The day ends with a reminder that the next day is a full range day, they need to study the positions, work on their words, practice what they can . . . and be ready to roll at 8AM sharp.
Day 2 – Range Day
I spend the entire second day on the range. For me it begins with a range safety brief . . . and then each IC was required to do a range safety briefing as well. Again, it is instructive to watch the progression from first presenter to last as the words become more refined, clearer and each become more comfortable. This is the 3rd day of instruction, the nerves are quieted, the words come more easily, all are in their respective “roles” be it instructor or student. And we can get real work done.
Next are presentations on each of the shooting positions – no live fire. They describe, demonstrate without a firearm and demonstrate with a firearm – no live rounds are sent down range.
With only four ICs there is time to allow each to make a full presentation of each shooting position we will work through that day – standing, kneeling, sitting and prone. We work on the first one – standing – the most. The idea here is to make sure the “depth” of what is taught and demonstrated is as effective as it can be. The first guy out of the chute has the disadvantage of simply being first. The last . . . reaps the benefit of all the preceding presentations. And we all learn.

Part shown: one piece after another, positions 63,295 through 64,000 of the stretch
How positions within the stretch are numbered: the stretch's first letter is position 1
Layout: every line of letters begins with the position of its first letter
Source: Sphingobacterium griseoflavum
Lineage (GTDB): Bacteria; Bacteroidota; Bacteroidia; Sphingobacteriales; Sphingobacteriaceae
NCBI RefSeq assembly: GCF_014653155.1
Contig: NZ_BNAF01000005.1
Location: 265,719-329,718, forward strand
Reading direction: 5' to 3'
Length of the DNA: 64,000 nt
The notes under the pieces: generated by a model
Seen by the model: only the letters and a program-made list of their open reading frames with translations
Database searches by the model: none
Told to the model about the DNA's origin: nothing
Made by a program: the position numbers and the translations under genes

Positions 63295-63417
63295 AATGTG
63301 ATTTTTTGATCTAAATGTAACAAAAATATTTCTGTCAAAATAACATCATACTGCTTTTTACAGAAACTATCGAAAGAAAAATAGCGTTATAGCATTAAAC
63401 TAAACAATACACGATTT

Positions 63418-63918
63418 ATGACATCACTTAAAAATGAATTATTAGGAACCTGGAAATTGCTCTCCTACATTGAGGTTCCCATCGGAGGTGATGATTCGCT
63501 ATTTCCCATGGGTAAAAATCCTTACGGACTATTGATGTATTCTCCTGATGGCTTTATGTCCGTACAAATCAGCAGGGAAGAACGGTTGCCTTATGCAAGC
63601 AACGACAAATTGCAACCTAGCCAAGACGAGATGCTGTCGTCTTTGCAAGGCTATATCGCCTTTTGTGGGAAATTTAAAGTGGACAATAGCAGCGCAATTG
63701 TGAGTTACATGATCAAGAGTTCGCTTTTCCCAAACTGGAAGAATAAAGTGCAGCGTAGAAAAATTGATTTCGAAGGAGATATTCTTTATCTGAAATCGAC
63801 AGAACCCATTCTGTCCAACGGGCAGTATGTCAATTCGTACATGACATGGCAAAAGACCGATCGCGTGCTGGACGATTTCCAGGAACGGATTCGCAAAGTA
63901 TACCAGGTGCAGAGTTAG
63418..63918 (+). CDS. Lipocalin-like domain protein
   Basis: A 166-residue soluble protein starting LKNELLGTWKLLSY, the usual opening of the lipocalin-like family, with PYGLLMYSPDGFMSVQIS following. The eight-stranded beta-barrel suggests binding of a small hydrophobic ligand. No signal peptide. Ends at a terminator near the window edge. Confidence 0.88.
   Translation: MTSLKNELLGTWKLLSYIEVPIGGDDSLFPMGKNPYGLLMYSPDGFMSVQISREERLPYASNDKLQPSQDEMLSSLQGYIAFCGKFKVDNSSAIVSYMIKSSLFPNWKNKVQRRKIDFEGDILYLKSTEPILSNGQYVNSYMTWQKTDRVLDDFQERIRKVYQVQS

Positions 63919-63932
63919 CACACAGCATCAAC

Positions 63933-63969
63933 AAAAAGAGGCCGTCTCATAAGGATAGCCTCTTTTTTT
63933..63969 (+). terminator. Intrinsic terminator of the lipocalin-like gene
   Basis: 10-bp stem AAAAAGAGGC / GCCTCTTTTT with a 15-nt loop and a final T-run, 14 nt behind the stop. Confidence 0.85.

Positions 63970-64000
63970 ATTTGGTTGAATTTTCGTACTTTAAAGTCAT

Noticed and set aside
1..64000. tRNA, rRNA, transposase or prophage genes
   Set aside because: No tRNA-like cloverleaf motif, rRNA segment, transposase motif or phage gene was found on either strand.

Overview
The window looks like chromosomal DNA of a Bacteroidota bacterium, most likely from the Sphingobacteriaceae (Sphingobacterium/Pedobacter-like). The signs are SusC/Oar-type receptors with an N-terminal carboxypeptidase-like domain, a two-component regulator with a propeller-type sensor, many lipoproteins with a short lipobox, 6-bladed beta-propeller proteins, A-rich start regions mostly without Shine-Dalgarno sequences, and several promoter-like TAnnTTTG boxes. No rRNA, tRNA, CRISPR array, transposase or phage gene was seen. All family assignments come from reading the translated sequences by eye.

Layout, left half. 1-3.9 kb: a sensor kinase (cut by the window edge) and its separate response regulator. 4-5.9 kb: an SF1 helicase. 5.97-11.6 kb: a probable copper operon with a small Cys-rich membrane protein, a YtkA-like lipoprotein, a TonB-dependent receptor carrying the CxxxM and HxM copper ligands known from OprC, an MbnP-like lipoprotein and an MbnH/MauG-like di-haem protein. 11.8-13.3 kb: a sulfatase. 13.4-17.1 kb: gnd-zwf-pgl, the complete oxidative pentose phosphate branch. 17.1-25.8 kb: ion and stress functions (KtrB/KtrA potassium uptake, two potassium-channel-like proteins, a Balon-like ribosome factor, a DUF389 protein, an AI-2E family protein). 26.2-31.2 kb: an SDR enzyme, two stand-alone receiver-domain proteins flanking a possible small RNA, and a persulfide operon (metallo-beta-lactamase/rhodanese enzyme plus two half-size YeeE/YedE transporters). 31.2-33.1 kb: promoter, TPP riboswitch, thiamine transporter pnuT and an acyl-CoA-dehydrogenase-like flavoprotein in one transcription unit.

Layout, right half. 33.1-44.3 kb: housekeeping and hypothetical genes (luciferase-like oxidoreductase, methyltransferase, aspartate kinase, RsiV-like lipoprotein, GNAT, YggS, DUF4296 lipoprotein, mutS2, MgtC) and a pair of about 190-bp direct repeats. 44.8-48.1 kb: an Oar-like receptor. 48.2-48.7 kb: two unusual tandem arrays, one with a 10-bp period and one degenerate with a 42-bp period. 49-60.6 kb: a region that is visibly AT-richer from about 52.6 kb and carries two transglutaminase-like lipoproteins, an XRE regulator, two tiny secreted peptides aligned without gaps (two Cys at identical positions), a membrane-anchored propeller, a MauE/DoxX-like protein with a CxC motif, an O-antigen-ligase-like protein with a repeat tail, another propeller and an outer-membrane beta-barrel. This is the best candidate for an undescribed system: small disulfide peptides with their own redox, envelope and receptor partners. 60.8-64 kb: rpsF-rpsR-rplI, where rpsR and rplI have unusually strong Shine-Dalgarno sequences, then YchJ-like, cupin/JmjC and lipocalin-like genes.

This consumes the morning. We had to lunch and come back for the live fire portion. I do this by dividing the ICs into two pairs – one acting as the coach . . . and one the pupil. By this time, it’s rewarding to see that both “coaches” are truly in their roles are the students. There is real teaching and learning going on. The course of fire is 5 rounds on each target. The first 5 are by command only and then the target is fully reviewed downrange. The last two are then shot, again 5 rounds per target, with both being evaluated after the course of fire is completed. Do this for two shooters per target . . . for four positions . . . and you’re talking 60 rounds per shooter or 120 rounds total per shooting position . . . 480 rounds for the day total between all ICs. It’s a long range session . . . but an incredibly valuable one. Each IC has the opportunity to discover their weaknesses (and believe me folks, we all have them), learned what they need to work on as they go forward, and had the opportunity to coach a shooter through 4 different positions firing a total of 60 rounds. It was a good day!
The range work a wrap they took both the Basic Rifle and Basic Rifle Instructor exams. We graded them (90% was the minimum acceptable score), reviewed them, did final exit interviews . . .
. . . and it was a Wrap!!!
Congrats to Tom, Jim, Jeff and Tim! Thanks for coming guys! Great job!!